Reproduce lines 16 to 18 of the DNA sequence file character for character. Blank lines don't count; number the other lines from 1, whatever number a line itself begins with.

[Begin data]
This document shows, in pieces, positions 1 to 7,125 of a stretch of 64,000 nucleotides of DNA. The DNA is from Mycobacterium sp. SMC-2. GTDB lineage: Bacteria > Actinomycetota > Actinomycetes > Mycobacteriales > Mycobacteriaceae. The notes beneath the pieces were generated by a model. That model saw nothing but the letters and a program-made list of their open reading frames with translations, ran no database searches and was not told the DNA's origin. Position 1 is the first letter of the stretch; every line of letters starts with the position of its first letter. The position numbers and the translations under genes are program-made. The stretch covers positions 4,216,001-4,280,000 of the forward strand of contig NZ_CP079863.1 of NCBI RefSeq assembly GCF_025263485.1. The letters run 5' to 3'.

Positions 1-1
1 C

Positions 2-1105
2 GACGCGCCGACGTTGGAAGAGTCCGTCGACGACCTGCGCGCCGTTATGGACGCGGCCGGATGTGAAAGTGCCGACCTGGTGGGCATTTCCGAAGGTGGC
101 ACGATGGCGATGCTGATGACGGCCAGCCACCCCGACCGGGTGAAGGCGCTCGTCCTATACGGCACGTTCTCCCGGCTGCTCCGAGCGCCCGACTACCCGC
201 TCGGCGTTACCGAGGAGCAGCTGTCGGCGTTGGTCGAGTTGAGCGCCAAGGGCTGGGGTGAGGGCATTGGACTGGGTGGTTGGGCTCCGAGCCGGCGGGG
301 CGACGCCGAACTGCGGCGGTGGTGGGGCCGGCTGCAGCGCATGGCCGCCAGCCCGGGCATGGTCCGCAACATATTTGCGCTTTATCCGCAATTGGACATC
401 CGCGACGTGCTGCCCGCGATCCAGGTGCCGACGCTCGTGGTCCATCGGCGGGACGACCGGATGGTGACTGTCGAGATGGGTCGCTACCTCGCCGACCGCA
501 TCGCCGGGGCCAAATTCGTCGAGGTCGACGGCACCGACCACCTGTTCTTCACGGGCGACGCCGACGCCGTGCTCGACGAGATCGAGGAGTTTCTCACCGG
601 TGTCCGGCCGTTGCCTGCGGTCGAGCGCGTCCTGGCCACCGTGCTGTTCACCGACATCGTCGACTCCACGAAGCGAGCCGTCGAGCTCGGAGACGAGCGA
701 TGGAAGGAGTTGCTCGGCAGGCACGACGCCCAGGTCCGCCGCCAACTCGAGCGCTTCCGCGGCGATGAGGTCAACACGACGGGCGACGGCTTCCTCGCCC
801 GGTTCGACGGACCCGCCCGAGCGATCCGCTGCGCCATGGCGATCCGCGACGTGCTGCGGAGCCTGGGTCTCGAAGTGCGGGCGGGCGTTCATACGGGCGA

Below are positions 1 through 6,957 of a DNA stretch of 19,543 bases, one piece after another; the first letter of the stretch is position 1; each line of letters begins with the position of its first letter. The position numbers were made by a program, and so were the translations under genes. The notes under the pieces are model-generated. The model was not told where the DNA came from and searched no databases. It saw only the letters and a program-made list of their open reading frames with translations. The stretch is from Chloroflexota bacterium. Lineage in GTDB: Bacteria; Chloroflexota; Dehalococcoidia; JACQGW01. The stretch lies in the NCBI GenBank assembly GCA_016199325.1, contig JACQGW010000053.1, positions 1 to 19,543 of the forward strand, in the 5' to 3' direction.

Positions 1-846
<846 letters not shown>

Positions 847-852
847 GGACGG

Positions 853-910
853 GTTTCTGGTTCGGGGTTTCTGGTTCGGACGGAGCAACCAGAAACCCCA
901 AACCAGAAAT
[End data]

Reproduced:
<846 letters not shown>

Positions 847-852
847 GGACGG